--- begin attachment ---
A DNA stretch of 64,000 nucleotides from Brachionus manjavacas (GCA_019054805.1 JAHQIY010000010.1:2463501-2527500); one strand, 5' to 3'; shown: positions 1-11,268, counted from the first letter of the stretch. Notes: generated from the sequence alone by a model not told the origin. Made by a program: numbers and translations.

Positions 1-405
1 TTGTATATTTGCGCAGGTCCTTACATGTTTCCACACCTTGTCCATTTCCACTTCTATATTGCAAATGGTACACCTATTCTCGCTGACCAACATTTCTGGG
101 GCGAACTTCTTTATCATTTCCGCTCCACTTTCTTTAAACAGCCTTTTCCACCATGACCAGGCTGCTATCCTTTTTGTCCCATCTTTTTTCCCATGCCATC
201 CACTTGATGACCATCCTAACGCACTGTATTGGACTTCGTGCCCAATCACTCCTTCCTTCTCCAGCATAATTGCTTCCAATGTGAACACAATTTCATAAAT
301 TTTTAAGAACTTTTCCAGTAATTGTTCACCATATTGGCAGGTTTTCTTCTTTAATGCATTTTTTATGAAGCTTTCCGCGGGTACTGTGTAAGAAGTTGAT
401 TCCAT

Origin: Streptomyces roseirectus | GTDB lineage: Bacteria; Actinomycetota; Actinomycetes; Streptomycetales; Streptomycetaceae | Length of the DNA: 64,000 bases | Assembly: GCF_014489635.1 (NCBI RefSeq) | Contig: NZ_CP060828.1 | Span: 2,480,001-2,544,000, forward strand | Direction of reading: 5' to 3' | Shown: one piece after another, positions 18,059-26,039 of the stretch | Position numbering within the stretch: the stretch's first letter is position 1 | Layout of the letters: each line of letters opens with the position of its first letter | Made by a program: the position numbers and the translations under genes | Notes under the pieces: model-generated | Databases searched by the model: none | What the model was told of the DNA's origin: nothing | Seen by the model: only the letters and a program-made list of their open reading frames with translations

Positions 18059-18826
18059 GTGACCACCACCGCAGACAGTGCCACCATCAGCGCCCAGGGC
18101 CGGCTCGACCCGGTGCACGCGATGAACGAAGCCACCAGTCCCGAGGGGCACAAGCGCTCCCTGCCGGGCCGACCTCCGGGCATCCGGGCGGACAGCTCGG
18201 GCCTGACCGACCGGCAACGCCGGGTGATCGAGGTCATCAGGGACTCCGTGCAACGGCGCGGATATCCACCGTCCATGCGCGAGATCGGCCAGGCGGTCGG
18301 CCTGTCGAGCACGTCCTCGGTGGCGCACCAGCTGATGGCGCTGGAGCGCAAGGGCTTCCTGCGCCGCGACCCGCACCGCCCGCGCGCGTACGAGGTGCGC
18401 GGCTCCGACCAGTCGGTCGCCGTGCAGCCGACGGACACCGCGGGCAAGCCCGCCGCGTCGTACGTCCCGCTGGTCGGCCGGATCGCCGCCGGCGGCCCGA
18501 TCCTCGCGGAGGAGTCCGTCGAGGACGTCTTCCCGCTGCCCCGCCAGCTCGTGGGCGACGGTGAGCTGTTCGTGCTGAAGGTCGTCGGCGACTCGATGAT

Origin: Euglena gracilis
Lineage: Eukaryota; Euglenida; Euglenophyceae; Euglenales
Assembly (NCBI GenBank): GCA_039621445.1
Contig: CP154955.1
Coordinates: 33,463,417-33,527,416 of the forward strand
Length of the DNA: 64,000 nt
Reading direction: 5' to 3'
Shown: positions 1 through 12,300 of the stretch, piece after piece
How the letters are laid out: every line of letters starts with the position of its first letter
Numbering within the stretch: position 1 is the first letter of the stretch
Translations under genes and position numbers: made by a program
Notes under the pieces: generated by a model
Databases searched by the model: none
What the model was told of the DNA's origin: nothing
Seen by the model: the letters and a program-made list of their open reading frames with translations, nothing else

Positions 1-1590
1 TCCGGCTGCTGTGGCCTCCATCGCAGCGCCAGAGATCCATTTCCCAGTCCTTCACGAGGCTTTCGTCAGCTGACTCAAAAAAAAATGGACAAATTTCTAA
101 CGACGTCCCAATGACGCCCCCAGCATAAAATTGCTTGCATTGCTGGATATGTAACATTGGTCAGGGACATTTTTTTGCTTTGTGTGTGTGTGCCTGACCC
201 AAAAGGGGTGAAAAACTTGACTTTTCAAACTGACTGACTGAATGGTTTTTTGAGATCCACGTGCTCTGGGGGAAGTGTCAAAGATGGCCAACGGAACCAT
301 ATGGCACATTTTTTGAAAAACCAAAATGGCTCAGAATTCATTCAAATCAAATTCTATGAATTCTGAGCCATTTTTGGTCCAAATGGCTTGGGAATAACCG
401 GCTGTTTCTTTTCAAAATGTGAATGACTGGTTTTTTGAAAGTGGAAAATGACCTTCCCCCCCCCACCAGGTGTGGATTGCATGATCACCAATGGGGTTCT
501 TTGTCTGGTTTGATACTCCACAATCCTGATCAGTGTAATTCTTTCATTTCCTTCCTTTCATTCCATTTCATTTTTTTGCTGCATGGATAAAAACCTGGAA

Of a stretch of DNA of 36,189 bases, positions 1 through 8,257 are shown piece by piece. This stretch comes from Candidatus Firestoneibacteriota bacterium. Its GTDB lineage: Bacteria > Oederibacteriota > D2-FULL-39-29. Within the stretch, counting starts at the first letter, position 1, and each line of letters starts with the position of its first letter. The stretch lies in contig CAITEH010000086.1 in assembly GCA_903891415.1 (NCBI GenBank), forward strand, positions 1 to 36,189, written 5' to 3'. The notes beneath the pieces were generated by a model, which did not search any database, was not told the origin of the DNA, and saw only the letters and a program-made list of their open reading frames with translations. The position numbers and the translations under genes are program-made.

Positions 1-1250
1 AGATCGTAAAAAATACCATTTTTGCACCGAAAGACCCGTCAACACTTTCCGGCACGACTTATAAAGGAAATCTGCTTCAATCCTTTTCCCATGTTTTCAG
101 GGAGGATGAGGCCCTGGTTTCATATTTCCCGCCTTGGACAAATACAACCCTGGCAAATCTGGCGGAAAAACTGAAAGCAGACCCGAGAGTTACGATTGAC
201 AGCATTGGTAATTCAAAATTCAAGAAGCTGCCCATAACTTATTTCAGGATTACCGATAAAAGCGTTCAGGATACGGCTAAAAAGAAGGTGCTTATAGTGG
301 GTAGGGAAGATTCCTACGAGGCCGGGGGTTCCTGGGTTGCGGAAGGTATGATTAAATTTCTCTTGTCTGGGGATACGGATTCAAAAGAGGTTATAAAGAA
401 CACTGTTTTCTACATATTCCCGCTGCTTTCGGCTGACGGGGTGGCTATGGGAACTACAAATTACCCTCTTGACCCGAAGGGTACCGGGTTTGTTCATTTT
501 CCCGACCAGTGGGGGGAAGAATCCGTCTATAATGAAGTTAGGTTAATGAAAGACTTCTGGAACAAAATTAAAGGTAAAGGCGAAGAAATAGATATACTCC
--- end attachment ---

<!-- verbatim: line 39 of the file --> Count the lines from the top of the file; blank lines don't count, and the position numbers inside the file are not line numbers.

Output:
Positions 1-1250